Phnom Penh, Cambodia:
The Angkor Wat temple dating back to the ninth century is Cambodia's top tourist attraction. (File)
Rights group Amnesty International on Tuesday accused Cambodia of breaking international law through the eviction of 10,000 families from around the Angkor Wat temple complex.
Phnom Penh has over the past year increased the relocation of families living within the sprawling UNESCO world heritage site to a new community being built on former rice paddies 25 kilometres (15 miles) away since last year.
Officials have long maintained that families are moving voluntarily, but in a report released Tuesday Amnesty says many are receiving "direct and subtle threats" to move.
"They must immediately cease forcibly evicting people and violating international human rights law," said Montse Ferrer of Amnesty.
Cambodian government spokesman Pen Bona said the report was "not right", insisting that the relocation of villagers was done on a "voluntary" basis and in line with UNESCO rules.
UNESCO said it was "deeply concerned" by the report, which comes on the eve of a regular intergovernmental conference on Angkor at the culture body's headquarters in Paris.
The temple complex dating back to the ninth century is Cambodia's top tourist attraction, and pre-pandemic drew more than two million foreigners every year.
The tourists spawned a micro-economy of stallholders, food and souvenir sellers and beggars, and the local population exploded from an estimated 20,000 in the early 1990s to about 120,000 by 2013.
Cambodian authorities say they are acting to protect the ruins by moving squatters whose informal settlements are damaging the local environment by producing rubbish and overusing water resources.
Officials say that only unauthorised settlements -- often ramshackle huts without proper sewage, running water or in some cases electricity -- have been targeted.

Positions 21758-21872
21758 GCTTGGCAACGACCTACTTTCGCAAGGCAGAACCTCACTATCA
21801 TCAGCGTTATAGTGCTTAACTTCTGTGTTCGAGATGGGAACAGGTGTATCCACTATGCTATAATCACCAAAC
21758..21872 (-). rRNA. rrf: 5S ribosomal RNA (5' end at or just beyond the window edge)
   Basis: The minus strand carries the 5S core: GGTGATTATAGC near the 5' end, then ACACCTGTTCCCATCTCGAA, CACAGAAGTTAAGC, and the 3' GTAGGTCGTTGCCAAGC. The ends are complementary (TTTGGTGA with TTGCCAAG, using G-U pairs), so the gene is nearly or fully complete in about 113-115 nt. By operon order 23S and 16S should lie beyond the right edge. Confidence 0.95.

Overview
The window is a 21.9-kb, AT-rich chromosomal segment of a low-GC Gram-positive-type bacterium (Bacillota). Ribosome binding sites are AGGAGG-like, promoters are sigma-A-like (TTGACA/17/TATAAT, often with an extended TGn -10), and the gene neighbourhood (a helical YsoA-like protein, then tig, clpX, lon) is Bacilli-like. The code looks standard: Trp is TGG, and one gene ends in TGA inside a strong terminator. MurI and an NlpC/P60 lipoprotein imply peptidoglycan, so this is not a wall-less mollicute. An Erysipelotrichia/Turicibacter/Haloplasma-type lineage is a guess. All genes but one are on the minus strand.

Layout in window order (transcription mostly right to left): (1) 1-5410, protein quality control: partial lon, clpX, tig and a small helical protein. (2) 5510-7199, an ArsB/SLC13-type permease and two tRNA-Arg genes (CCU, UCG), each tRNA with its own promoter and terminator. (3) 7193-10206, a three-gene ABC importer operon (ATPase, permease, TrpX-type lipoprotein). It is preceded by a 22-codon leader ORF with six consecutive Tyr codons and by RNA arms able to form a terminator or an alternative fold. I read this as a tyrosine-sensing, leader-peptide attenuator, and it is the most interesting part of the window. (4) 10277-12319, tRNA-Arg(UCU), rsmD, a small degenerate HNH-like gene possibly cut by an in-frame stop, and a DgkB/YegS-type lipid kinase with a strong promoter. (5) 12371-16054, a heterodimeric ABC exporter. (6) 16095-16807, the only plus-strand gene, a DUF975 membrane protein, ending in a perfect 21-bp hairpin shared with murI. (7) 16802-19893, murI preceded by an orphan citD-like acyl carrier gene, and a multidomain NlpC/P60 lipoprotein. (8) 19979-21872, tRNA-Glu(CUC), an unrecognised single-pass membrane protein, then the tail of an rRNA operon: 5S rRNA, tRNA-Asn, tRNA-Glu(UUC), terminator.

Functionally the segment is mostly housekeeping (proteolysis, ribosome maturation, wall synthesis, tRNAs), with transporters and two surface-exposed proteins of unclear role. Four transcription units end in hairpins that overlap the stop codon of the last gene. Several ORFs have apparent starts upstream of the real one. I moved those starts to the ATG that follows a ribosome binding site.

The Amnesty report calls on UNESCO to condemn Penh Phnom's actions and warns of further escalation if it should fail to do so.
"Unless there is serious pushback from UNESCO, conservation efforts may increasingly be weaponised by states to their own ends, at the expense of human rights," Ferrer said.
The rights group alleges that officials from Apsara National Authority-- the body which manages the archaeological park -- and the land ministry are using UNESCO to justify the relocations.
One resident said Cambodian authorities told her explicitly that "UNESCO wants you to leave" or lose the site's world heritage status.
At least seven villagers who live around Angkor Wat have been sued by Apsara, for allegedly inciting and obstructing public work, according court summons seen by AFP.
The lawsuits were filed after hundreds of villagers protested against an attempt by Apsara officials in August to demolish allegedly illegal structures inside the archaeological park.
"UNESCO is deeply concerned about the population relocation programme in Angkor carried out by the Cambodian authorities," the UN body said in a statement, adding that it had "never requested, nor supported, nor was a party to this programme".
UNESCO called on Cambodia to take "corrective measures" and to respond to Amnesty's allegations in its next report on Angkor.
Government spokesman Pen Bona said the government was acting in line with UNESCO rules.
"Cambodia must respect conditions imposed by UNESCO," he told AFP, adding that the conditions required that there were no structures, constructions, or people living at the site.
"There could be a few villagers who may not be happy and they (Amnesty) interviewed them and said that the government conducted forced evictions," he said.
(Except for the headline, this story has not been edited by NDTV staff and is published from a syndicated feed.)